It’s also true that many of the “peace” groups from Europe who finance boycott groups in Israel are anti-Zionist and seek the destruction of Israel.

Gene says:

If you find similarity between present Israeli government and apartheid government of South Africa – would you mind also to compare tactics of the leftists in Israel with the actions of Nazis in Germany in 1933?
This is the “freedom of expression” – isn’t it?

dave says:

I agree that this bill doesn’t seem to be a shining moment for Israeli democracy, but the impetus behind its passage was a government sponsored theatre group refusing to play in Ariel.
Knowing what a centralized society Israel is, the notion of one Israeli ‘public servant’ selectively choosing how and where to perform his duties doesn’t sit right with some people.

Israel is a society made up of Jews who are often miles apart in terms of culture and belief, and yet somehow agree to function together as a nation. There is also a sense of egalitarianism, at least where public service is concerned. If one group (of government employees) selectively decides which Israelis it will perform for and which it won’t, then where does it end?

Of course, the law is an over-reaction, and the right wing people behind it are probably huge hypocrites themselves when it comes to singling out worthy and unworthy Israelis. I see a parallel in various chapters of Israeli history, particularly the war of independence, when all settlements were defended by the nascent IDF–a group comprised of theretofore separate militias each with its own distinct ideology–the citizen/soldiers didn’t decide on their own which settlements were worth fighting for and which weren’t.

Anyway, just thought I’d throw that in there for perspective. As it is, the way the headlines are being reported, it sounds as if Israel is declaring war on anyone in the world who would dare oppose its settlement policy, when in fact it is very much an internal matter.

steve says:

You know this article is a work of fiction when Marc Tracy states he is a friend of Israel. You only have to read his other articles to appreciate how funny this is.

The boycott law is less severe than the US law in that the bill that passed gives one a civil right while violation of the US laws against boycotting Israel seek criminal penalties. Where is the outrage when the Netherlands bans kosher slaughter….not a mere boycott of it. Free speech impaired? Britain’s laws on defamation are a far greater impediment to free speech. And for Abe Foxman? He didn’t even read the bill before he criticized it as evidenced by his comments about it.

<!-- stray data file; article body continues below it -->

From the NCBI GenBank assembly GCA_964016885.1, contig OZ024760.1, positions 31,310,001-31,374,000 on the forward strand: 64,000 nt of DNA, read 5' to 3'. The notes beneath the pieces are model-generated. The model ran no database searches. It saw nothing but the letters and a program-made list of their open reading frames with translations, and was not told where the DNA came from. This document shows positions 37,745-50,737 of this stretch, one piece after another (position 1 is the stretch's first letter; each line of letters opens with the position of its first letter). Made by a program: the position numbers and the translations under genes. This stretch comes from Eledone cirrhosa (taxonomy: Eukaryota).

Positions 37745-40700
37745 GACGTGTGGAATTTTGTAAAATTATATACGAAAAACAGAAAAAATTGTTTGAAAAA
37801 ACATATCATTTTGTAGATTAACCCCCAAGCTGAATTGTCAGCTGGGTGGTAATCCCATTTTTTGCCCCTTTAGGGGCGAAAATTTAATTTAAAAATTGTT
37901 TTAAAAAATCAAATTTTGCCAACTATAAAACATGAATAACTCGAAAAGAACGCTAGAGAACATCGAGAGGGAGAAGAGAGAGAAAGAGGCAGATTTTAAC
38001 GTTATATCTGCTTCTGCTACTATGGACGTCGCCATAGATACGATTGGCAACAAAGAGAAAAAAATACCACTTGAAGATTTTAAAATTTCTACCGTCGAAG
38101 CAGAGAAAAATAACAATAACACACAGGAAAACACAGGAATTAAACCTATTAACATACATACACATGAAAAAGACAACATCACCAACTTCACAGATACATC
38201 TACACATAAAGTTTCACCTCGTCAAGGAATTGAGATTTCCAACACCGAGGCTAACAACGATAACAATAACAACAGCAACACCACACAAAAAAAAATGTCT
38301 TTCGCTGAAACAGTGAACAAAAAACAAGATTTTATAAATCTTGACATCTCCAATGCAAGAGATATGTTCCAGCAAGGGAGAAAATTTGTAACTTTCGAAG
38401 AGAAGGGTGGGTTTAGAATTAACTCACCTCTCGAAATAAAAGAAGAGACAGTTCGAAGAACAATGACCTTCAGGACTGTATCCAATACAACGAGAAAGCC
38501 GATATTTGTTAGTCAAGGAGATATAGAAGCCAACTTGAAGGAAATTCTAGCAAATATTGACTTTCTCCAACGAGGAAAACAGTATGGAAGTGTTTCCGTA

Alter says:

What’s all the excitement about? So Israel is a little pregnant in becoming a totalitarian state. But only a little. Relax.

Hersh Adlerstein says:

Let’s all understand that those of us who love and support Israel do not similarly love and support the current coalition, composed as it is of the right-wing (except for the remains of Labor) and/or the lunatic fringe of ultra-Orthodox mishigoyim. A majority of American Jews are not supporters of the settlements and of hate-filled Shas leaders. But I agree that all democracies tolerate – and. alas, often elect – governments that we eventually regret. Where oh where are the Ben Gurions or the Sharons of today? Only Shimon Peres, who’s job as president is without power, remains.

The boycotting of pre-Mandela South-Africa was what brings
this country to where it is today :
a 3rd world country on the brink of becoming a 4th world country(Zimbabwe, Somalia, North Korea…)

This author’s triple talk(1-friend of Israel, 2-criticism of Israel’s
measures in self-defense, 3-delegitimizing Israel in the same breath)
shows clearly where he stands: with the enemies of Israel.

you hit the Bashan bull(Psalm22) in both eyes !


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Israel Delegitimizes Itself

The BDS movement is the big winner after yesterday’s law